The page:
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Open AccessArticle
Monitoring Approach to Evaluate the Performances of a New Deposition Nozzle Solution for DED Systems
Technologies 2017, 5(2), 29; doi:10.3390/technologies5020029 -
Abstract
Abstract: In order to improve the process efficiency of a direct energy deposition (DED) system, closed loop control systems can be considered for monitoring the deposition and melting processes and adjusting the process parameters in real-time. In this paper, the monitoring of
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Abstract: In order to improve the process efficiency of a direct energy deposition (DED) system, closed loop control systems can be considered for monitoring the deposition and melting processes and adjusting the process parameters in real-time. In this paper, the monitoring of a new deposition nozzle solution for DED systems is approached through a simulation-experimental comparison. The shape of the powder flow at the exit of the nozzle outlet and the spread of the powder particles on the deposition plane are analyzed through 2D images of the powder flow obtained by monitoring the powder depositions with a high-speed camera. These experimental results are then compared with data obtained through a Computational Fluid Dynamics model. Preliminary tests are carried out by varying powder, carrier, and shielding mass flow, demonstrating that the last parameter has a significant influence on the powder distribution and powder flow geometry. Full article
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Open AccessArticle
Synthesis and Sintering of ZnO Nanopowders
Technologies 2017, 5(2), 28; doi:10.3390/technologies5020028 -
Abstract
Nanopowders are continuously under investigation as they open new perspectives in numerous fields. There are two main challenges to stimulating their development: sufficient low-cost, high throughput synthesis methods which lead to a production with well-defined and reproducible properties; and for ceramics specifically, the
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Nanopowders are continuously under investigation as they open new perspectives in numerous fields. There are two main challenges to stimulating their development: sufficient low-cost, high throughput synthesis methods which lead to a production with well-defined and reproducible properties; and for ceramics specifically, the conservation of the powders’ nanostructure after sintering. In this context, this paper presents the synthesis of a pure nanosized powder of ZnO (dv50~60 nm, easily redispersable) by using a continuous Segmented Flow Tubular Reactor (SFTR), which has previously shown its versatility and its robustness, ensuring a high powder quality and reproducibility over time. A higher scale of production can be achieved based on a “scale-out” concept by replicating the tubular reactors. The sinterability of ZnO nanopowders synthesized by the SFTR was studied, by natural sintering at 900 °C and 1100 °C, and Spark Plasma Sintering (SPS) at 900 °C. The performance of the synthesized nanopowder was compared to a commercial ZnO nanopowder of high quality. The samples obtained from the synthesized nanopowder could not be densified at low temperature by traditional sintering, whereas SPS led to a fully dense material after only 5 min at 900 °C, while also limiting the grain growth, thus leading to a nanostructured material. Full article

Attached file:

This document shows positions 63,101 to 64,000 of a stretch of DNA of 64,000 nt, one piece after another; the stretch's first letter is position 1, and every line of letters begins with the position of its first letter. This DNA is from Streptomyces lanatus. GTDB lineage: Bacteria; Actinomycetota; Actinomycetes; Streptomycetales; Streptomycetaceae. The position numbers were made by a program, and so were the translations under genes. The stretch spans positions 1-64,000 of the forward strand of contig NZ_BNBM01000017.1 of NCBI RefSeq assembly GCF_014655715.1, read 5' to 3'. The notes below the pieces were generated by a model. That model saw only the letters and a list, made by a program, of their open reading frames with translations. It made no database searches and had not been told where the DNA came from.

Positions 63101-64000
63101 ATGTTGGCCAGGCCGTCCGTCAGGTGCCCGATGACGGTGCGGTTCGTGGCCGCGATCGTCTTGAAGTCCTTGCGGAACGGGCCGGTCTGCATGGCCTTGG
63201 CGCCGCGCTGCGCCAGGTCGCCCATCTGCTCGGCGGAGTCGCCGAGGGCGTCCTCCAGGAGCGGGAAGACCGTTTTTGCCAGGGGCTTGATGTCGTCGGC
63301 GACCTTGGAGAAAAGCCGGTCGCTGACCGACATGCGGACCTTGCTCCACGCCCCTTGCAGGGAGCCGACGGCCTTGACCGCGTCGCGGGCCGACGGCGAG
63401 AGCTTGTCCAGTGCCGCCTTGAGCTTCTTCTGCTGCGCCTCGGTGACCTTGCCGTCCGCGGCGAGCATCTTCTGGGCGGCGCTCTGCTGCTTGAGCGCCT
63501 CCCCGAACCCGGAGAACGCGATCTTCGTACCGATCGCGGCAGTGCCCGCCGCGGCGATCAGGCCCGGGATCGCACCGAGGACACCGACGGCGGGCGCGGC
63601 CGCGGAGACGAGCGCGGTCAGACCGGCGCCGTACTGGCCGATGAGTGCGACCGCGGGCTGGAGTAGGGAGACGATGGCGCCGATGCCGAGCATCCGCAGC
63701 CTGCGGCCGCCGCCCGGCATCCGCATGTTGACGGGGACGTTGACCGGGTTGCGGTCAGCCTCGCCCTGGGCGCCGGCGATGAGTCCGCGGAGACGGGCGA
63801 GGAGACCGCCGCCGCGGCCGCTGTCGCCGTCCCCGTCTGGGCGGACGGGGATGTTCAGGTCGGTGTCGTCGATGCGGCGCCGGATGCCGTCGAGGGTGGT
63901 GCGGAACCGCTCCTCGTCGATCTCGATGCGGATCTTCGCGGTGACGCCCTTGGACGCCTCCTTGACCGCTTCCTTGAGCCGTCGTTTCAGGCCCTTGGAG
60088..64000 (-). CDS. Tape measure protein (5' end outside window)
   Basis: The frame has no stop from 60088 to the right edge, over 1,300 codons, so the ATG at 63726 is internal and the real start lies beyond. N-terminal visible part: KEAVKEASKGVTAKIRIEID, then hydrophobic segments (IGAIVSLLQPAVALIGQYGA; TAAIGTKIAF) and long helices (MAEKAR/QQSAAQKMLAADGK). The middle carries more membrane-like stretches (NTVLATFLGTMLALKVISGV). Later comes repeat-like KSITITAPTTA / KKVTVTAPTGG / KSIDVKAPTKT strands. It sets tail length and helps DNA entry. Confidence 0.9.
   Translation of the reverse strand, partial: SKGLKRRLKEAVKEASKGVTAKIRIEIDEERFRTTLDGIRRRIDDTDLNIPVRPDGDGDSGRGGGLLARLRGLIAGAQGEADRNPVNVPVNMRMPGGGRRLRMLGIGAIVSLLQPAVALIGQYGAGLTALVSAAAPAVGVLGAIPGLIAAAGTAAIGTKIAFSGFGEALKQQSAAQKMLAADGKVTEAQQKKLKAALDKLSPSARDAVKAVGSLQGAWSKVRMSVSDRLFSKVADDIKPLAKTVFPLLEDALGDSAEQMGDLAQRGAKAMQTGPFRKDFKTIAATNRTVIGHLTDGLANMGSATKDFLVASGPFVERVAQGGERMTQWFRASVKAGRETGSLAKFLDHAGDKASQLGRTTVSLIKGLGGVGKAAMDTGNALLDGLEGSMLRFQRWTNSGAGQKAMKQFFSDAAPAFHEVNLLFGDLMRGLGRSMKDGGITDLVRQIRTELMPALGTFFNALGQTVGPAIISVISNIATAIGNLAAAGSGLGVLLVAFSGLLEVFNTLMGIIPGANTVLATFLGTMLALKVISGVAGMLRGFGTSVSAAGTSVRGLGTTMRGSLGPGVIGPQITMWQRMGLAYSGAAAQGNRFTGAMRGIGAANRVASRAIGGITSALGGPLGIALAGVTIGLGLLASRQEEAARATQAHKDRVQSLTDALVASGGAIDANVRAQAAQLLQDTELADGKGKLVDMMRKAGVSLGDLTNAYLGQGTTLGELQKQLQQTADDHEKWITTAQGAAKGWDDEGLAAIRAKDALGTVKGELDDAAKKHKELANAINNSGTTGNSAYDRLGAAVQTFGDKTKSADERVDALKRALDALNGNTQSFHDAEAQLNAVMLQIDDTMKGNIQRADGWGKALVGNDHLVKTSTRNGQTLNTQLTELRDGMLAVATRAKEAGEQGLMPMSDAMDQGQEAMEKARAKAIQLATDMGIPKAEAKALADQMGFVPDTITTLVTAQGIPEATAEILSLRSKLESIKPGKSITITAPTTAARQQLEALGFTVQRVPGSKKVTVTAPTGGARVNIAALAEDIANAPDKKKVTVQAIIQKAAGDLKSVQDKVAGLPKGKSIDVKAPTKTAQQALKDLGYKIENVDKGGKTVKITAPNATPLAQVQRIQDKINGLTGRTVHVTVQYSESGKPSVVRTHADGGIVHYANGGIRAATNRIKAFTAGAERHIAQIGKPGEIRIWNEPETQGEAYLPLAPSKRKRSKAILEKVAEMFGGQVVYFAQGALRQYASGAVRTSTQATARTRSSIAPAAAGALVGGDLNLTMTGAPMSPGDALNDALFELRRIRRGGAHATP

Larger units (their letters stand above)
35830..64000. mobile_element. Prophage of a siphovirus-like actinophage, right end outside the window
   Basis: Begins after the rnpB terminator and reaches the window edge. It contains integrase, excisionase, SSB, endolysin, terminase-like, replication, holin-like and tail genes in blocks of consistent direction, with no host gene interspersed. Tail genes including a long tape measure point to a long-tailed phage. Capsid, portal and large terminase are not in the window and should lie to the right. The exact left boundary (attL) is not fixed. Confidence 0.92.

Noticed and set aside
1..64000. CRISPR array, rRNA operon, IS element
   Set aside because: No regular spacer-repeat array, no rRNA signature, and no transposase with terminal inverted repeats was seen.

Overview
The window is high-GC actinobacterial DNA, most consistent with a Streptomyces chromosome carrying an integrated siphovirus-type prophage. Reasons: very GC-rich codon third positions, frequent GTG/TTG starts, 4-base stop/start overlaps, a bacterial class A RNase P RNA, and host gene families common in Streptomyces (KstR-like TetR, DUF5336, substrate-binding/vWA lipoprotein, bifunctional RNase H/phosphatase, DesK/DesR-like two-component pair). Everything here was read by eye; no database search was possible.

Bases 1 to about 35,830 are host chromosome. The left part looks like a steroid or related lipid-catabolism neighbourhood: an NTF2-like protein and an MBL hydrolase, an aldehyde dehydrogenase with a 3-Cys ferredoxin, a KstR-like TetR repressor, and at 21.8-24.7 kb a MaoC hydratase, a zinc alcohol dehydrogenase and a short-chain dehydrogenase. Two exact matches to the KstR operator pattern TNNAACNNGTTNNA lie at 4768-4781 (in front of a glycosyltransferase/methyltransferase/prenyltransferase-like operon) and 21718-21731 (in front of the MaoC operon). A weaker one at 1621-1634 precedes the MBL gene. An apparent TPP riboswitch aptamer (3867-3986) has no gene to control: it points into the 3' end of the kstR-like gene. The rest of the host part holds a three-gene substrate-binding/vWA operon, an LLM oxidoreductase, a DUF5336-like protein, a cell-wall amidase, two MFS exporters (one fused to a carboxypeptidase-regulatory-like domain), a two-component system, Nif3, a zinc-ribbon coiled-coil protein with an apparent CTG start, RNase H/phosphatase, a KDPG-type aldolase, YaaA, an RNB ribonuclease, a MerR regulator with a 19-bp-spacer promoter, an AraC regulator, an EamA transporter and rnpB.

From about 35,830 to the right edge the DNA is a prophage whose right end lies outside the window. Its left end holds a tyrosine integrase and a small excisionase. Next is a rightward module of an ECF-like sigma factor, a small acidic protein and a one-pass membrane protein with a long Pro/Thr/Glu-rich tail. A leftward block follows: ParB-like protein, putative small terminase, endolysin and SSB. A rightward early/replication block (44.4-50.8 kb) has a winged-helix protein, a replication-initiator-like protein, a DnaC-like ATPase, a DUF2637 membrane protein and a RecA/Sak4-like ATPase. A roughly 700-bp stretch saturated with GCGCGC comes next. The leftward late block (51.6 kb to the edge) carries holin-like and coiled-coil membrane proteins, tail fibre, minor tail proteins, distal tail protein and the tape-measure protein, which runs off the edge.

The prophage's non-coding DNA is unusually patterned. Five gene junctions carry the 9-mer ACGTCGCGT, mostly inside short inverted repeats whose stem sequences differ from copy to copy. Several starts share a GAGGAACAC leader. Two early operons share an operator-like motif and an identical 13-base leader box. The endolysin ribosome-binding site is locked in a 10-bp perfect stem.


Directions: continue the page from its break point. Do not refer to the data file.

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Open AccessArticle
Maxwell–Wagner Effect in Multi-Layered Dielectrics: Interfacial Charge Measurement and Modelling
Technologies 2017, 5(2), 27; doi:10.3390/technologies5020027 -
Abstract
The development of high voltage direct current (HVDC) technologies generates new paradigms in research. In particular and contrary to the AC case, investigation of electrical conduction is not only needed for understanding the dielectric breakdown but also to describe the field distribution inside
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The development of high voltage direct current (HVDC) technologies generates new paradigms in research. In particular and contrary to the AC case, investigation of electrical conduction is not only needed for understanding the dielectric breakdown but also to describe the field distribution inside the insulation. Here, we revisit the so-called Maxwell–Wagner effect in multi-layered dielectrics by considering on the one hand a non-linear field dependent model of conductivity and on the other hand by performing space charge measurements giving access to the interfacial charge accumulated between different dielectrics. We show that space charge measurements give access to the amount of interfacial charge built-up by the Maxwell–Wagner effect between two dielectrics of different natures. Measurements also demonstrate that the field distribution undergoes a transition from a capacitive distribution to a resistive one, under long lasting stress. Full article
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Open AccessArticle
Application of an Emergency Alarm System for Physiological Sensors Utilizing Smart Devices
Technologies 2017, 5(2), 26; doi:10.3390/technologies5020026 -
Abstract